Short Story: The Marriage

indian wedding

He stands there, resplendent in hid traditional white kurta and mundu. He is getting married. His beautiful bride, clad in her gorgeous traditional silk saree and bedecked with shiny gold ornaments, sits next to him. The cameras flash, her numerous necklaces and bangles twinkling bright, but her radiant eyes unmatched. I stand beside them, their best friend for years, a smile plastered on my face. But the storm clouds are gathered in my heart. I don’t let it show, because it’s their day. Their hour of victory.

His mother, effervescent in her abounding joy, stands proudly behind her soon-to-be-daughter-in-law, whom she has known for close to twelve years. The elders in the family tell them what to do, fulfilling their self-assigned role as guides. The couple follows their every word, lest they make an errant mistake. The groom fumbles with his mundu as he stands up. Everyone titters indulgently. He gives his bride a hand to help her up. We friends cackle as the bride blushes and gives us her trademark deathly glare. As he takes the fine golden chain in his hands, his mother holds the bride’s hair back. Even though a part of me wants to put an end to this farce, I know I can’t. I shouldn’t. So I don’t. He ties the knot and we shower them with flower petals. They exchange heavy garlands of flowers in rainbow colours. They are married. The groom grins. The bride breathes a sigh of relief and smiles. The elders share mirth, and we youngsters laugh and joke with the happy couple. I smile, despite my misgivings.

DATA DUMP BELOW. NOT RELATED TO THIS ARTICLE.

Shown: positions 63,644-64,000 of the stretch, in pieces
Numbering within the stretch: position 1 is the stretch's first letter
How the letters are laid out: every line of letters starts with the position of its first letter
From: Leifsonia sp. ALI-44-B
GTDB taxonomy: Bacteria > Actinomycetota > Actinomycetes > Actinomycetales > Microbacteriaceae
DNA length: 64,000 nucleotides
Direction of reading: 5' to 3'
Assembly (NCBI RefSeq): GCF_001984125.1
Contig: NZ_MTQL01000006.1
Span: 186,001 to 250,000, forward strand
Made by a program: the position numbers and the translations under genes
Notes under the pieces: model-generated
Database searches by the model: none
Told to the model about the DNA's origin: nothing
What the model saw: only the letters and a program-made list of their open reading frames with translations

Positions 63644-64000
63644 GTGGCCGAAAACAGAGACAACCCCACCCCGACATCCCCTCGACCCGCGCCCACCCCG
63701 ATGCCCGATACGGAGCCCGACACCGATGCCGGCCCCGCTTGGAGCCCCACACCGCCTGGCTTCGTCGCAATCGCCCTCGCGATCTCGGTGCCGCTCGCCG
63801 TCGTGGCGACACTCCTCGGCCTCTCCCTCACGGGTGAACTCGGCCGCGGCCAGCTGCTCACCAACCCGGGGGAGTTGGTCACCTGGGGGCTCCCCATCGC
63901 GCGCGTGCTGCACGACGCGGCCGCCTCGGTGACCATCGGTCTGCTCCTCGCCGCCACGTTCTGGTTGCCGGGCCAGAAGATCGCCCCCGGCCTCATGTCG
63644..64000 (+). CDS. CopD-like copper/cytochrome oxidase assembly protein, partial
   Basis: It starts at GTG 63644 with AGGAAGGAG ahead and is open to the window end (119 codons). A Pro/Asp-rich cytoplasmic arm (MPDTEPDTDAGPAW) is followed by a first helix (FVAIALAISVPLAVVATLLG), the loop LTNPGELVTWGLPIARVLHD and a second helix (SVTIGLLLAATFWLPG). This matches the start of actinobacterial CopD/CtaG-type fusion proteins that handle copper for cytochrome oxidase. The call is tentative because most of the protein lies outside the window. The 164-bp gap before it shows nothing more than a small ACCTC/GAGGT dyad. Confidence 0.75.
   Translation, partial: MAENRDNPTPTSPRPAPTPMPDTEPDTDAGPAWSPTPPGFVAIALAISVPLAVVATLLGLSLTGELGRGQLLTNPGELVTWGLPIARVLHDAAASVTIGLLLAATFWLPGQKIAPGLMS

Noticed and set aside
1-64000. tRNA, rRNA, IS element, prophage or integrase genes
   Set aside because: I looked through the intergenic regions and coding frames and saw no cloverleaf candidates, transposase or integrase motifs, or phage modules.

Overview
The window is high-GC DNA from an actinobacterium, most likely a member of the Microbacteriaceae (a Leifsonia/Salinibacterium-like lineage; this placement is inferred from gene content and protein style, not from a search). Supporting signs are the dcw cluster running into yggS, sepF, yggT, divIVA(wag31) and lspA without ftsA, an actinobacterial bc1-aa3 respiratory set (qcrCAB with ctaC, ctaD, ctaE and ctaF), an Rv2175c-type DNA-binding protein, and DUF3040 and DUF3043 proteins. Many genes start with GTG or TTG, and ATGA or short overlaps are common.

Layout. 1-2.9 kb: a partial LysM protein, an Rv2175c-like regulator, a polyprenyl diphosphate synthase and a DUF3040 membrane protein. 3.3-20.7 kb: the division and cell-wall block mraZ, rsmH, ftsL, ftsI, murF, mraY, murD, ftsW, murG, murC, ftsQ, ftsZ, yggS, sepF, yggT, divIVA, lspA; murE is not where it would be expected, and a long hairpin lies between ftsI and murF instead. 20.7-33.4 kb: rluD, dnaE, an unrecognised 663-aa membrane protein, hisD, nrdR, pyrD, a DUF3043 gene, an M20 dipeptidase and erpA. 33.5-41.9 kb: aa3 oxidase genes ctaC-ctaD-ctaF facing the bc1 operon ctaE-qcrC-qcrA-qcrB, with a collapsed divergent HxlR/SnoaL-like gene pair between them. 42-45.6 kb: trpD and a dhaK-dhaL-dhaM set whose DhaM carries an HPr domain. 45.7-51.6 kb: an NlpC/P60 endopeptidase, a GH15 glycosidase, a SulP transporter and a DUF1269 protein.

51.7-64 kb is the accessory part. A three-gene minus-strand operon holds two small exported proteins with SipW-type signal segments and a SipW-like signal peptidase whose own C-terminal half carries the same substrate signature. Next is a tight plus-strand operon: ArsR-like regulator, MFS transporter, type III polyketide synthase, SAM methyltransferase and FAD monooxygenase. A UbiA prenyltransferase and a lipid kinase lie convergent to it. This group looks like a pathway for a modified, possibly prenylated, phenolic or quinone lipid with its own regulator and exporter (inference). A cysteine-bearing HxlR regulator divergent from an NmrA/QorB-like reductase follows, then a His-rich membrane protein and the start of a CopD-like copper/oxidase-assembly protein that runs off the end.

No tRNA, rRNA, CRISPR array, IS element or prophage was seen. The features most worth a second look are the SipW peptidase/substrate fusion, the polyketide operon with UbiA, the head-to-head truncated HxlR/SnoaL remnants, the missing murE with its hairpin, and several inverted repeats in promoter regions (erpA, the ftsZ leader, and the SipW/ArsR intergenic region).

So what if he likes dicks and she’s a dyke? Since they aren’t allowed to be with who they want to be, why not find happiness in each other’s company, friends as they have been for so long. Now that they have placated society’s desperate need to chain a single man and woman in the shackles of marriage, they can finally have some personal space. So what if they enjoy their honeymoon as best friends, the best of relationships, and then find solace in their lovers? So what if he goes to bed on his first night to his boyfriend, and she to her lover of four years? They will be happy, and that’s all that matters. And since now the world can’t peep into their private lives, which they consider their right otherwise, without violating the ‘sanctity of marriage’, they can find peace in their own private lives as a big, unusual family. So what if, when asked by his mother for a grandchild, he impregnates his wife in a clinic? The child will be loved more than any, with its two fathers and two mothers. What’ better for a child, if society is to be believed, than two fathers as providers and two mothers to look after and pamper him? Isn’t that something? Isn’t it alright in the end?

So I smile. I smile with all my heart. I bless the marriage.

Arjun Unnikrishnan
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